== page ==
Interviewer:: Absolutely. I think that idea of keeping track of what the newest ways to engage donors are but, like you said, not losing the fundamentals. Definitely need to look at that new technology, we’re seeing giving days, crowdfunding, numerous great ways to engage people digitally, but, hey, if you don’t have a good message and you don’t thank your donors, you’re probably not going to raise a lot of money, right?
Dan Allenby: Yeah, absolutely.
Interviewer: You recently published an overview of your 2016 insights, which I know came from your research surveys, a lot of work with the webinars and other content. Can you just give us a little teaser of this? We’ll give people a link to download it. What are some of the interesting statistics and trends that you saw in that piece?
Dan Allenby: We just came out with this report at the beginning of the year, about two months ago in 2017. This is actually the fifth year in a row that we’ve produced a research report. We started AGN about seven years ago. Starting in 2013 if my math is correct. It might have been 2012, we started doing some research. We would basically poll the members and conduct surveys of the members to try to figure out what was on their mind, what were some consistent problems they were having, what were some of the key performance metrics they were seeing, where were they investing their resources? Every year up until this point, in the fall we’ve basically taken all of our research, compiled it into a research report, and shared that back out with the industry and with our members.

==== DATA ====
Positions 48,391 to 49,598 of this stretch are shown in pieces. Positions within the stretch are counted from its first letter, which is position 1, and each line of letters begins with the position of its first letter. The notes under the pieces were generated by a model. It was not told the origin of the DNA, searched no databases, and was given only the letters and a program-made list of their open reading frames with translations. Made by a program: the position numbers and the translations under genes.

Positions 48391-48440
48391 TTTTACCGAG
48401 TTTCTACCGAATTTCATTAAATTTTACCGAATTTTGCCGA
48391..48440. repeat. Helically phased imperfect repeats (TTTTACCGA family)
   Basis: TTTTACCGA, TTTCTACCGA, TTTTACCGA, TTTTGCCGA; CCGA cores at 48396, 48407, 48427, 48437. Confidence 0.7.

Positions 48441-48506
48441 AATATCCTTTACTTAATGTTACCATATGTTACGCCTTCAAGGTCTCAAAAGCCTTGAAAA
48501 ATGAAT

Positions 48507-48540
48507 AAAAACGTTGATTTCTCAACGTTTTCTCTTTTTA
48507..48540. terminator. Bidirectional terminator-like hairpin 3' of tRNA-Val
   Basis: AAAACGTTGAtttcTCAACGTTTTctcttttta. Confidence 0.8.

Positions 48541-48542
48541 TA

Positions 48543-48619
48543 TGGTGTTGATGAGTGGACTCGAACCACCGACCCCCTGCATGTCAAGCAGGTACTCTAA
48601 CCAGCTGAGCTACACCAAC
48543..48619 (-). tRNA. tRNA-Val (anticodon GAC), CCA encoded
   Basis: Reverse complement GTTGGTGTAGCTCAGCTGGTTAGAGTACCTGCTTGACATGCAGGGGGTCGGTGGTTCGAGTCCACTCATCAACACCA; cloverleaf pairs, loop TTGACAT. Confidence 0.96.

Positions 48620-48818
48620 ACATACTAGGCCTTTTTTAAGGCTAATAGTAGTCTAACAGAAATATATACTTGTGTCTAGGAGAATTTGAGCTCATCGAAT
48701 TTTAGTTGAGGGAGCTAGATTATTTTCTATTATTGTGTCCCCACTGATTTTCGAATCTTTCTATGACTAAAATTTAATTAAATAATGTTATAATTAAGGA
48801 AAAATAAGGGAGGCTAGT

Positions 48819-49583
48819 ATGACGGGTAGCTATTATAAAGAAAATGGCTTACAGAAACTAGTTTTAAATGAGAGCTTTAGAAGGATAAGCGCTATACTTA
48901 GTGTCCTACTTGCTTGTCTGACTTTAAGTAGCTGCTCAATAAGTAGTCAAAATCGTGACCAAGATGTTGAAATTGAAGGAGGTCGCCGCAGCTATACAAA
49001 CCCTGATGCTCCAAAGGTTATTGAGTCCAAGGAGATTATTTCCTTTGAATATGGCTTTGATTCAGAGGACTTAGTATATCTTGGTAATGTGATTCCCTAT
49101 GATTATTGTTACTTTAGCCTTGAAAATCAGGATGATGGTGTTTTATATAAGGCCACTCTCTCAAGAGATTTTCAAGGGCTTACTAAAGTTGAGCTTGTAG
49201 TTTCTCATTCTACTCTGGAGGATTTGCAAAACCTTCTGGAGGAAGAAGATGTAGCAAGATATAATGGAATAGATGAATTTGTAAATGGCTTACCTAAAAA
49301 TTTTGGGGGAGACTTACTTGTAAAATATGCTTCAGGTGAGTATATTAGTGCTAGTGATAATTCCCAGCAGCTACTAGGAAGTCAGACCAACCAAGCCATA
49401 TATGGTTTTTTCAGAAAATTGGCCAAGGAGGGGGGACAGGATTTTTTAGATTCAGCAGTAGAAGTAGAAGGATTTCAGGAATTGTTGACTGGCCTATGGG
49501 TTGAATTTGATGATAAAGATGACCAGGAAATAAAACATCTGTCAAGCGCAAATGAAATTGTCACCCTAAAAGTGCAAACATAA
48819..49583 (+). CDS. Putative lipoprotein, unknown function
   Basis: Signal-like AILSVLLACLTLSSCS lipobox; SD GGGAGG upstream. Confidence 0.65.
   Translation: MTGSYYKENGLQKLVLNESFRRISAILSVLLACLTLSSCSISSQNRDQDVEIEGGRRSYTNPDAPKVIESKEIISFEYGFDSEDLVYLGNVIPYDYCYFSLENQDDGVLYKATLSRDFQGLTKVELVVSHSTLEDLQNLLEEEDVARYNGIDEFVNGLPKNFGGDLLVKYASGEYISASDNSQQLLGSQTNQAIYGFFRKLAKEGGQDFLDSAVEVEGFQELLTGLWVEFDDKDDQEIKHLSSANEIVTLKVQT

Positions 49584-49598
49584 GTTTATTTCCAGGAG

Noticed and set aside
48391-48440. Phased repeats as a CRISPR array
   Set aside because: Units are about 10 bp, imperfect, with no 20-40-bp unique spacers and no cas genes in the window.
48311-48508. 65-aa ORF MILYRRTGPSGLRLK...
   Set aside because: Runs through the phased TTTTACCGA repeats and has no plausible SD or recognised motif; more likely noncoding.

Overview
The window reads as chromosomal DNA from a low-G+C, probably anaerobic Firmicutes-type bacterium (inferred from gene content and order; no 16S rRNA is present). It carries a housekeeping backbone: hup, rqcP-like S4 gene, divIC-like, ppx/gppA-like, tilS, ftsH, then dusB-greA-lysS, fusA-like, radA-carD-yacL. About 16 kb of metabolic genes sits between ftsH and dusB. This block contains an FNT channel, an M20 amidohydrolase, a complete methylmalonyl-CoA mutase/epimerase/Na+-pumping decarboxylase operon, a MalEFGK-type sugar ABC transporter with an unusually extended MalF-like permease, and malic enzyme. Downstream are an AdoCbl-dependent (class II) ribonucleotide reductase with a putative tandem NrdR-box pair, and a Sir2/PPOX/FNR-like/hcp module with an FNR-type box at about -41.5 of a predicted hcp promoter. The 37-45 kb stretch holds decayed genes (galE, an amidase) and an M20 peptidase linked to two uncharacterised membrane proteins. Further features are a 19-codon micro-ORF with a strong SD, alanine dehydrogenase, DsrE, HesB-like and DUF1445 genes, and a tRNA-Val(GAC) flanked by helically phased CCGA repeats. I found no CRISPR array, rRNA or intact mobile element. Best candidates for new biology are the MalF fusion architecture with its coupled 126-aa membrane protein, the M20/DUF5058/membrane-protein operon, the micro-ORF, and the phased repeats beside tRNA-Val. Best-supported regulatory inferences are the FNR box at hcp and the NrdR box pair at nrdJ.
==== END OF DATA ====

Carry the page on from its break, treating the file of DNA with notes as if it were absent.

This year, we took a little bit of a different approach. We went back through a lot of our research and combed back through some of our webinars. We basically wanted to make it a best of report. There was so much information and ideas that were coming out of the webinars and our content that we decided “let’s find the best stuff and let’s put it into one report.” Really what it is, is it’s a compilation of statistics and case studies all kind of summarized in one document. Again, you can download it on our website, annualgiving.com. Some of the data in there is not going to be too terribly surprising to people who work in annual giving. If anything, it’s probably going to confirm some of the things that you might already know. There’s definitely some surprising data in there, too.

One of the things that really blew my mind is two out of three annual giving programs begin the year without a plan. Every 365 days you’ve got to start this whole routine again. That’s what a lot of people love about it. That’s what I love about it, but you got to have a plan. You need to always be sort of analyzing. It’s understandable why that happens, because I think a year goes by quick and 90% of annual giving programs end their fiscal year on June 30th. I think a lot of people are just kind of excited to hit the beaches in the summer and give themselves a little break. Then they come back and it’s September or October and you’re already three or four months into the year and that’s when you’re starting to think about your plan. Just imagine how much more effective programs could be if they were more strategic.